Last summer, U.S. health officials sent out worldwide notices, warning countries that visitors could have come into contact with hantavirus during their stay at Yosemite National Park. Three people were killed, and a report released on Monday, May 20, by the Interior Department's Office of Inspector General found that park officials acted within their policy.
Mary Kendall, a deputy inspector general, wrote a letter that was attached to the report. In it, Kendall explained that the National Park Service mobilized and remediated the outbreak in order to prevent anything from happening in the future.
Delaware North Companies Parks and Resorts spokeswoman Lisa Cesaro said in the statement that they have worked closely with the National Park Service and public health officials to resolve the issue.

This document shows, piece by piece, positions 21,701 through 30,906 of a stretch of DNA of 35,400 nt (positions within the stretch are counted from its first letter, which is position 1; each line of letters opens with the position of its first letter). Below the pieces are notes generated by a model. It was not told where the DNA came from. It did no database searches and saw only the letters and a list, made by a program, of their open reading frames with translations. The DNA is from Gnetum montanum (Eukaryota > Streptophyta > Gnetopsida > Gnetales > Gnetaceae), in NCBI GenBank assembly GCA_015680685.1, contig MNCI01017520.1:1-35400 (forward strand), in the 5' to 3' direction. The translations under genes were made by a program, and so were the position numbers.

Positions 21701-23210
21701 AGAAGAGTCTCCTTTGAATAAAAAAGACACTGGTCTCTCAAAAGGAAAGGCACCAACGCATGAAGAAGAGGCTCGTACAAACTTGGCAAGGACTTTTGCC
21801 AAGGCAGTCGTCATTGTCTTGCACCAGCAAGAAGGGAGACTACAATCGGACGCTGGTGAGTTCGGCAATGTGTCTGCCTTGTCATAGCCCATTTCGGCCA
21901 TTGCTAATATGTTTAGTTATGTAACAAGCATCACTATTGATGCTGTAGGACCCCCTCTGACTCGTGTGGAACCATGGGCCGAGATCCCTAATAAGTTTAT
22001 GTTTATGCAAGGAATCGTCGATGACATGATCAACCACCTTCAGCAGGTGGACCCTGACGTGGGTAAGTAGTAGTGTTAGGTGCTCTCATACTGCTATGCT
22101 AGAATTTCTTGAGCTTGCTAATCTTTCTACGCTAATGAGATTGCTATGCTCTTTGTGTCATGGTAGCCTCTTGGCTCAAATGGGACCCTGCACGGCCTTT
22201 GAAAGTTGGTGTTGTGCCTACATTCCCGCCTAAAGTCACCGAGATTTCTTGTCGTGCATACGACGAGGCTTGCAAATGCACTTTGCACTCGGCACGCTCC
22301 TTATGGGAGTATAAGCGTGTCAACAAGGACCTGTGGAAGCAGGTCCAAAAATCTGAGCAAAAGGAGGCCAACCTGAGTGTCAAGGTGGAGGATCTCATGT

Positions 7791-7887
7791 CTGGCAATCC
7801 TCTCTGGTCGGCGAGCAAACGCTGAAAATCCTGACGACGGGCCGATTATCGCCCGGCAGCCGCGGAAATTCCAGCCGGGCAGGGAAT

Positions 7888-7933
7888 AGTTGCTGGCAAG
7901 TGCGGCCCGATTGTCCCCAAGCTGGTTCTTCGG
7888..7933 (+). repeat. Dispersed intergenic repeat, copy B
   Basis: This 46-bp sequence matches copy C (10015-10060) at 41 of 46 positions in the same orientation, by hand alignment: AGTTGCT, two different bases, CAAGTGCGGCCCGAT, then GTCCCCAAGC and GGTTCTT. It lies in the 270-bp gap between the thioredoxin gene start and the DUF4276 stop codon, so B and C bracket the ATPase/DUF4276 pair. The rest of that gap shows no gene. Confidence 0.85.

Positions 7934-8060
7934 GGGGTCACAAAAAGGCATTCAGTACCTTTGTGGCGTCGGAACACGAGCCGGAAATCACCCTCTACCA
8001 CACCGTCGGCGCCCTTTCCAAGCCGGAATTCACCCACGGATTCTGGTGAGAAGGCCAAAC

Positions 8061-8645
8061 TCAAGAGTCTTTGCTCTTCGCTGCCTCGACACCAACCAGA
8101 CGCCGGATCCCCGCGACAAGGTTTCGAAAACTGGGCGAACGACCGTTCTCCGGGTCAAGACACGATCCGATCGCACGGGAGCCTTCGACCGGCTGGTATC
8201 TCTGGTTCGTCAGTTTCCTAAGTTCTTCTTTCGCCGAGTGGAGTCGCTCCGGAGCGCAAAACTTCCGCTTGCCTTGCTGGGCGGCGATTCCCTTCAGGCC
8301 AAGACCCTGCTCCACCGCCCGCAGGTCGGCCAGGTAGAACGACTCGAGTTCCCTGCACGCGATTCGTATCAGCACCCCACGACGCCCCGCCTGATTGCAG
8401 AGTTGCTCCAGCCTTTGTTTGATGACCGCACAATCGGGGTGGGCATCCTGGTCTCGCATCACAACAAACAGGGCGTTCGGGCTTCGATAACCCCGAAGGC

"The Signature Tent Cabins have been removed from Curry Village," she said. "We are following the recommendations by the National Park Service, which were developed in consultation with the California Department of Public Health and the Centers for Disease Control and Prevention."
Even so, the report also found that the policy did not require park officials to approve certain design changes to the "Signature tent cabins," which is where several of the victims fell ill. According to reports, deer mice, which can carry the illness, nested inside the double walls of the new tents.
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